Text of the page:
From the Editor

Behind current efforts to stabilize and rebuild, Iraq is the land of the Tigris and Euphrates rivers, the Land of Eden, the cradle of civilization and the path of the Fertile Crescent. These faraway names echo from the same ancient history texts that spoke of Sparta, Genghis Khan, the Holy Crusades and Hannibal crossing the Alps. Human history casts a long shadow over the land and its peoples. This month we take an early glimpse at the conditions of the country’s water, land and petroleum resources on the heels of a punishing regime and war.

Our first feature, “Assessing Iraq’s Oil Potential” by Mohammad Al-Gailani, highlights the country’s most famous modern resource, petroleum. The country enjoys the second largest reserves in the world after Saudi Arabia — and that even before Iraq has been covered by 3-D seismic surveys, the modern technology that has significantly increased discoveries, reserves and ultimately production in other petroleum provinces of the world. The large size of known fields will easily sustain an increase from pre-war production capacity of 3.5 million barrels of oil per day to the target production of 6 million barrels of oil per day, Al-Gailani writes, assuming that current daily distractions and operating problems can be overcome. The environmental community, naturally, is concerned that such an expansion be achieved with minimal environmental impact. A similarly long-range matter is that of converting the non-renewable petroleum resource into a sustainable “currency” that will support the growth and stability of Iraq ad infinitum.

In our second feature, “Water, Agriculture and Land Cover: Lessons from the Postwar Era,” Mohamed Sultan and colleagues frame the water endowment and agricultural history of the country, but quickly dispel any images of Mesopotamian tranquility trickling down from that earth-breaking civilization. Iraq’s upstream neighbors — Turkey, Iran and Syria — threaten to further decrease flows of the Tigris and Euphrates rivers, endangering much of the 20 percent of Iraq’s land now used for farming. It would also further destroy the wetlands that the country’s recent leadership reduced to a fraction of their former productivity and size. So once again, resource conflicts threaten to overshadow the inescapable challenges of resource technology, not the least of which include water supply, salinization of soils, and the introduction of modern farming and irrigation systems.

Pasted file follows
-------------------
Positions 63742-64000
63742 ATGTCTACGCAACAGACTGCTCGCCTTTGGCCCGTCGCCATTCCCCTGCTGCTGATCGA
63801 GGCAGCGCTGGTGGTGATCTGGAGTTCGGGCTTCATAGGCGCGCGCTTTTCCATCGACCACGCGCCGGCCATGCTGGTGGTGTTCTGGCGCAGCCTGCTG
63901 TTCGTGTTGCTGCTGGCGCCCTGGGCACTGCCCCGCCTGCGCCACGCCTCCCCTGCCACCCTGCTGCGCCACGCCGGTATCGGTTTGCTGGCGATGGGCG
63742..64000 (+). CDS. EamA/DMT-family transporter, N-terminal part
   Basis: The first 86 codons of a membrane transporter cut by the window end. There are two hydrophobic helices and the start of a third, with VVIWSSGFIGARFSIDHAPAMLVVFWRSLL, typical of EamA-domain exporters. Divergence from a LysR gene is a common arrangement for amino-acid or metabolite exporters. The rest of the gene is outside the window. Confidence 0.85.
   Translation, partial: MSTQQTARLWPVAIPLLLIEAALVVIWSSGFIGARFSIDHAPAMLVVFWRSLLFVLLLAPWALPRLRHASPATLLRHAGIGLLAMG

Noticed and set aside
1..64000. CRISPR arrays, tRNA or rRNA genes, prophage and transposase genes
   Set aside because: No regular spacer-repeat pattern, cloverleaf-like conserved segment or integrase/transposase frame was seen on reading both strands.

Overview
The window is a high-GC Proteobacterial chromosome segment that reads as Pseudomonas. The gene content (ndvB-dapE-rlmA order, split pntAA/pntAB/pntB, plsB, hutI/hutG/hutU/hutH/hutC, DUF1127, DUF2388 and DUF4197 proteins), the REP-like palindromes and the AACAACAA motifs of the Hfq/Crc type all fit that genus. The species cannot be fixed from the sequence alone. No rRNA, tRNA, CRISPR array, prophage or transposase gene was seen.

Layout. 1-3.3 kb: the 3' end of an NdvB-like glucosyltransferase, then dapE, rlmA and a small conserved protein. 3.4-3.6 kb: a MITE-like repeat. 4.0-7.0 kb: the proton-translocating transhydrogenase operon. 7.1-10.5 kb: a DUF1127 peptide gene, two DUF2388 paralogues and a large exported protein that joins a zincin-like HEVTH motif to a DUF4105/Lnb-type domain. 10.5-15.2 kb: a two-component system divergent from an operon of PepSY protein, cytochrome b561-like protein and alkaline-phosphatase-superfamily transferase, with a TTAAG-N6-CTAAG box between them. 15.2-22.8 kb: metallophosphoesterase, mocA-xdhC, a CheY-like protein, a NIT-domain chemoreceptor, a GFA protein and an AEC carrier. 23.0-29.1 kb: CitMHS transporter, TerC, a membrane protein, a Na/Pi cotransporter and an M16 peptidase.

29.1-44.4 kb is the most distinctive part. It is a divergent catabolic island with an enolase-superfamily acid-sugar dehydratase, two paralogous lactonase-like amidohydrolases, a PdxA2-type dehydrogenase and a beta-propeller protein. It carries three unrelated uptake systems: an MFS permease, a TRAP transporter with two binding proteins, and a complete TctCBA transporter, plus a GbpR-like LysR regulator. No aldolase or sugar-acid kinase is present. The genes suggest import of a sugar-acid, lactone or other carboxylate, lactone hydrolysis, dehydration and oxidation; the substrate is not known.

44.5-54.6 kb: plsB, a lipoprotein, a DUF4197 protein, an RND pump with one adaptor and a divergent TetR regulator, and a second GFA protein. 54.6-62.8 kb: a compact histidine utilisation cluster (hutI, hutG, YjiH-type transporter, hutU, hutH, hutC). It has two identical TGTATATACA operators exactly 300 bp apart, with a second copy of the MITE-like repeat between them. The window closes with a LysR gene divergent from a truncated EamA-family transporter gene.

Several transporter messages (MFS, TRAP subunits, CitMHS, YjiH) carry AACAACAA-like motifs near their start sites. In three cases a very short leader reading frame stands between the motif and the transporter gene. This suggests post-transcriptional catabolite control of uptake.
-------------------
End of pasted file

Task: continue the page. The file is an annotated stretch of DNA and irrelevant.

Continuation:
Staff Writer Naomi Lubick elaborates on the wetland issues in our third feature, “Iraq’s Marshes Renewed.” Based on remote sensing and recent post-war visits by scientists, the historic marshlands are proving difficult to find. The area of reeds, lakes and ephemeral marshes, the former home of the Mesopotamian civilization and first known sites of agriculture, have been reduced from 20,000 square kilometers to only 7 percent of that size during recent decades. Dams near the headwaters and diversions for irrigation account for most of the problem, although retribution against marsh-dwelling insurgents may have also played a role. Plans for restoration of at least a portion of this historic, productive and ecologically significant area are already underway.

This month’s Comment, “Reconstructing Afghanistan: Nation Building or Nation Failure?” by John F. Shroder Jr., continues our theme of resources under conflict, but addresses an earlier stage in the fight against terrorism. Readers may remember Shroder’s notes on Afghanistan in earlier issues of Geotimes (March 1987, February 2002), when routing terrorists from caves was the primary challenge. Now, the author says that reconstruction of the country is the matter at hand. In order to bring the development of mineral resources along as part of the country’s redevelopment, previously discussed investments from outside the country must now be made. Shroder conveys some pessimism, saying: “The wretched of that benighted country certainly deserve better than the little that has been done up to now.”

A final note on this month’s Political Scene, “Endowing the AGI Congressional Fellowship” by our editor, David Applegate: what a beautiful coincidence of the accidental and the appropriate. Fundraising for the fellowship in honor of William L. Fisher, long-time Texas state geologist, director of the Bureau of Economic Geology and director of the Jackson School of Geosciences at the University of Texas, Austin, has progressed to the point that an announcement is appropriate. Congressional science fellowships provide earth scientists with our most direct opportunity to understand and affect the political process and public policy. The timing may be accidental, but the focus of this month’s issue illustrates that geoscientists have a great deal to contribute to some of the most pressing issues of our time regarding resources and the environment. That, after all, is what determined the recent history of, and will surely determine the future for, Iraq and Afghanistan. Fortunate we are in our country to have a leader of Bill Fisher’s caliber for whom to build a permanently endowed fellowship.

Believe your compass,

Samuel S. Adams
Geotimes Editor-in-Chief

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